Whilst experimenting with nanospheres and perfluorodecalin, a liquid used in the production of synthetic blood, researchers at Germanys University of Ulm have stumbled across a phenomenon that could ultimately help remove ozone-harming chemicals from the atmosphere. The perfluorodecalin, against all expectations, was taken up by a water-based suspension of 60 nm diameter polystyrene particles.
The scientists believe that this occurred because nanoscopic perfluorodecalin droplets became encapsulated by self-assembled polystyrene nanospheres. Perfluorodecalin has very similar properties to chlorofluorocarbons (CFCs), the inert liquids that are known to destroy the Earths protective ozone layer. And the Ulm team reckons that aerosol particle-carrying water droplets or ice crystals in clouds may be able to collect up chlorofluorocarbons in the same way, eventually returning them harmlessly to Earth as rain, hail or snow.
"I realized that I had developed a useful model system for the simulation of microphysical processes in the stratosphere," Andrei Sommer of the University of Ulm told nanotechweb.org. "In particular, for [simulating] the very complicated interplay between cloud droplets, nanoscopic aerosols emitted by man-made and natural sources, and chlorofluorocarbons - the principal ozone killers."
Joanne Aslett | alfa
Conservationists are sounding the alarm: parrots much more threatened than assumed
15.09.2017 | Justus-Liebig-Universität Gießen
A new indicator for marine ecosystem changes: the diatom/dinoflagellate index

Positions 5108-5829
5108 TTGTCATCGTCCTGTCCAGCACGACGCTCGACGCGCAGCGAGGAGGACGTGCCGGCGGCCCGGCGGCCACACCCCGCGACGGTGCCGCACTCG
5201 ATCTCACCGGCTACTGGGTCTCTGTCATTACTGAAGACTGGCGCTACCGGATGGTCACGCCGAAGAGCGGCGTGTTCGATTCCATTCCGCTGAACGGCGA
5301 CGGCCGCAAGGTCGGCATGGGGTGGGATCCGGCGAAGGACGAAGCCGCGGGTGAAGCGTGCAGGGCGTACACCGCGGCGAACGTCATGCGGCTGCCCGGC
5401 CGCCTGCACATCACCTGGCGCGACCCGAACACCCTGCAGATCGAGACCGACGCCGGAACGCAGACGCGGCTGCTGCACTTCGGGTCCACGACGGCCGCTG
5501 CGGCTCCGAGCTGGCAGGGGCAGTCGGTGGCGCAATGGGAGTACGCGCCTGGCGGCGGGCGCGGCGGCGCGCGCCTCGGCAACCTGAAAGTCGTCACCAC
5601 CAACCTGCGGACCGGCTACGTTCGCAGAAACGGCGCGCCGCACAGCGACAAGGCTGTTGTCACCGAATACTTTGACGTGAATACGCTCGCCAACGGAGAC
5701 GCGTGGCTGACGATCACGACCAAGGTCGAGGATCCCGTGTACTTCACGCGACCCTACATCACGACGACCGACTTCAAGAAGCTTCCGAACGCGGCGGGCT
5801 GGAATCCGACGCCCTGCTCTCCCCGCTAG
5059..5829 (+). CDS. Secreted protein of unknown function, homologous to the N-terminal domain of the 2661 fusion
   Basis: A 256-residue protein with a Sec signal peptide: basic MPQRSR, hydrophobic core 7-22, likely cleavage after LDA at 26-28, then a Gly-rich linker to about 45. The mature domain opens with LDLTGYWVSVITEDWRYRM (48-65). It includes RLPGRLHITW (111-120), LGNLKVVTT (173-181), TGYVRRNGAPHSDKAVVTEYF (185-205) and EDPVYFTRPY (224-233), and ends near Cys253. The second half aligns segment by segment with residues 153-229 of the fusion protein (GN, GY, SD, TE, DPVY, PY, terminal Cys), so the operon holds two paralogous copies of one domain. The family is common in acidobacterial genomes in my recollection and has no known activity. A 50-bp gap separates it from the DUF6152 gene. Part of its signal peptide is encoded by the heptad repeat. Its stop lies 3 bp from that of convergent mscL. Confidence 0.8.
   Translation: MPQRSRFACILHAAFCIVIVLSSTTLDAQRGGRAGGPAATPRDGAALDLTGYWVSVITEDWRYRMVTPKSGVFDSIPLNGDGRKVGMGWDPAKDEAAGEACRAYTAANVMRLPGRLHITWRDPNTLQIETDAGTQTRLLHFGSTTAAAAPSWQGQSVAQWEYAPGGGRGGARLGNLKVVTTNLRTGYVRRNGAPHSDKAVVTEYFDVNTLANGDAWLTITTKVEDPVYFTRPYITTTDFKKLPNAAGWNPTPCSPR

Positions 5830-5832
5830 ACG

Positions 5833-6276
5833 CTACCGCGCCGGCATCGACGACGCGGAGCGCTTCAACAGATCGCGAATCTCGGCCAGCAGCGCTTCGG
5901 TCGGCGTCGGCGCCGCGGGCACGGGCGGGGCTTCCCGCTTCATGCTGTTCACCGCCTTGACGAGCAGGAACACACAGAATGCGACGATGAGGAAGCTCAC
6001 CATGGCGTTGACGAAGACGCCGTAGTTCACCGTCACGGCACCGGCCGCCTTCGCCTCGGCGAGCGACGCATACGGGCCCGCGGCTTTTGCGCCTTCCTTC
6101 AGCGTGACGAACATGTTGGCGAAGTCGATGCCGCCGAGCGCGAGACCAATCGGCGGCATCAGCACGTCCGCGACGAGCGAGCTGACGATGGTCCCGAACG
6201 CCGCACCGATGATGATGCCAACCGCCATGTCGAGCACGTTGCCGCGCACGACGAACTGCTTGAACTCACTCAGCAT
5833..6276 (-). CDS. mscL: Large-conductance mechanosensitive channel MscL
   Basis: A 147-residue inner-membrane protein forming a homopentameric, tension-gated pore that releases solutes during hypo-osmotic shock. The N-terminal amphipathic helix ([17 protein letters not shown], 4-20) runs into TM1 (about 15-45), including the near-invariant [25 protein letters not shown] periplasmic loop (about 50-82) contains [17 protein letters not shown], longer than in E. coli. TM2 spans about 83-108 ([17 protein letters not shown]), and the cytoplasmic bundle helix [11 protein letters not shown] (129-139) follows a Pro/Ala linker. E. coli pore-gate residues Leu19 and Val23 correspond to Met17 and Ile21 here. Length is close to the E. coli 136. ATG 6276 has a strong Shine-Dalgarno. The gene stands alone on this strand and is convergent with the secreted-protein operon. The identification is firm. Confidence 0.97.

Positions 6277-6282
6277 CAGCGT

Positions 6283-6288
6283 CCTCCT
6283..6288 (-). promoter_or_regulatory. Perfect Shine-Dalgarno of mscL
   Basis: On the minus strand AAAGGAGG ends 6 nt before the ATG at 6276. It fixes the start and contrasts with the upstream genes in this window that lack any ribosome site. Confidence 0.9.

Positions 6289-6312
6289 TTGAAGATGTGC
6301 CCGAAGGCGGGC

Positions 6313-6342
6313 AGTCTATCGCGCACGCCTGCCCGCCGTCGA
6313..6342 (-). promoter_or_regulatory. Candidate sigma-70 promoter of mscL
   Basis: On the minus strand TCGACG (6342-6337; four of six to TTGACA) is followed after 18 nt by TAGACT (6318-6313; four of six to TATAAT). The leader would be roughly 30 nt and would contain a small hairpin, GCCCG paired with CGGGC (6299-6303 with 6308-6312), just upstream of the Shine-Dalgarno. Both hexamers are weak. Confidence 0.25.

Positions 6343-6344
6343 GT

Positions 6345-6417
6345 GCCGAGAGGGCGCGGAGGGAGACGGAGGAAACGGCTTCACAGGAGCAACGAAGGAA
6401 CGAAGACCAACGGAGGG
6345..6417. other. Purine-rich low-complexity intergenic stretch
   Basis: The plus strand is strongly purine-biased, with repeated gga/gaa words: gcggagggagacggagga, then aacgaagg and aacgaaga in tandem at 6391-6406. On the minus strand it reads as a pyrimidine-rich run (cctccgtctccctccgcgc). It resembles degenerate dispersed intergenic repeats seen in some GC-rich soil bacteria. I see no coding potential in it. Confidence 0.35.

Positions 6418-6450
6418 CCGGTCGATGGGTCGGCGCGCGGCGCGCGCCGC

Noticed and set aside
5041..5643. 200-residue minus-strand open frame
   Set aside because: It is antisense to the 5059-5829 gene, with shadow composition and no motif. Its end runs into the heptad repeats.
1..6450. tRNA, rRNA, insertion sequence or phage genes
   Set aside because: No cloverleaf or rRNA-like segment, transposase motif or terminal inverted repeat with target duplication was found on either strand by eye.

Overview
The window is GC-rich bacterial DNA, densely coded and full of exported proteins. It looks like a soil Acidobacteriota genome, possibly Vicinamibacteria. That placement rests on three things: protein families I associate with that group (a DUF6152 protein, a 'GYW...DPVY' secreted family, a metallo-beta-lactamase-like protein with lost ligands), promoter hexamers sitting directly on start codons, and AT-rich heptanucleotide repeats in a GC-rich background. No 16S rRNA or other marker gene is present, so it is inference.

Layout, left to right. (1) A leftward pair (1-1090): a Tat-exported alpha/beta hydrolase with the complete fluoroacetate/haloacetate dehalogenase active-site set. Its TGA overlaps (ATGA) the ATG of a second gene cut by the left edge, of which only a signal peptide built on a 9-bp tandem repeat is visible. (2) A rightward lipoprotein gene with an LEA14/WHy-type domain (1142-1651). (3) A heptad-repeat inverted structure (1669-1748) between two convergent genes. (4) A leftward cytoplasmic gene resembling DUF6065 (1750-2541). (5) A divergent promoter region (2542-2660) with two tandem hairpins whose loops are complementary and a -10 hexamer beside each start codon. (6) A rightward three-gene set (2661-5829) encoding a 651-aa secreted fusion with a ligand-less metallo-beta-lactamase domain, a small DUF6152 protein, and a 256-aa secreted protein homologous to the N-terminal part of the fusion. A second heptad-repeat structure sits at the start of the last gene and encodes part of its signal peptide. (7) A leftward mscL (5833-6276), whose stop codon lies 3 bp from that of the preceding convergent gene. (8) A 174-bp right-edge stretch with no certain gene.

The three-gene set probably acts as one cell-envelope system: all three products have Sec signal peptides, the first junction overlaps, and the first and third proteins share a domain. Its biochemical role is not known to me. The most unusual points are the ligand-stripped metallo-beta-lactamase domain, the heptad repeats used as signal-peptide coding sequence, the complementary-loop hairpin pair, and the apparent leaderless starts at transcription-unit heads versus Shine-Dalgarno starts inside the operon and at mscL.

21.08.2017 | Leibniz-Institut für Ostseeforschung Warnemünde
Using ultrafast flashes of laser and x-ray radiation, scientists at the Max Planck Institute of Quantum Optics (Garching, Germany) took snapshots of the briefest electron motion inside a solid material to date. The electron motion lasted only 750 billionths of the billionth of a second before it fainted, setting a new record of human capability to capture ultrafast processes inside solids!
When x-rays shine onto solid materials or large molecules, an electron is pushed away from its original place near the nucleus of the atom, leaving a hole...
For the first time, physicists have successfully imaged spiral magnetic ordering in a multiferroic material. These materials are considered highly promising candidates for future data storage media. The researchers were able to prove their findings using unique quantum sensors that were developed at Basel University and that can analyze electromagnetic fields on the nanometer scale. The results – obtained by scientists from the University of Basel’s Department of Physics, the Swiss Nanoscience Institute, the University of Montpellier and several laboratories from University Paris-Saclay – were recently published in the journal Nature.
Multiferroics are materials that simultaneously react to electric and magnetic fields. These two properties are rarely found together, and their combined...
MBM ScienceBridge GmbH successfully negotiated a license agreement between University Medical Center Göttingen (UMG) and the biotech company Tissue Systems Holding GmbH about commercial use of a multi-well tissue plate for automated and reliable tissue engineering & drug testing.
MBM ScienceBridge GmbH successfully negotiated a license agreement between University Medical Center Göttingen (UMG) and the biotech company Tissue Systems...
Pathogenic bacteria are becoming resistant to common antibiotics to an ever increasing degree. One of the most difficult germs is Pseudomonas aeruginosa, a...
Scientists from the MPI for Chemical Energy Conversion report in the first issue of the new journal JOULE.
Cell Press has just released the first issue of Joule, a new journal dedicated to sustainable energy research. In this issue James Birrell, Olaf Rüdiger,...
19.09.2017 | Event News
12.09.2017 | Event News
06.09.2017 | Event News
19.09.2017 | Event News
19.09.2017 | Physics and Astronomy
19.09.2017 | Power and Electrical Engineering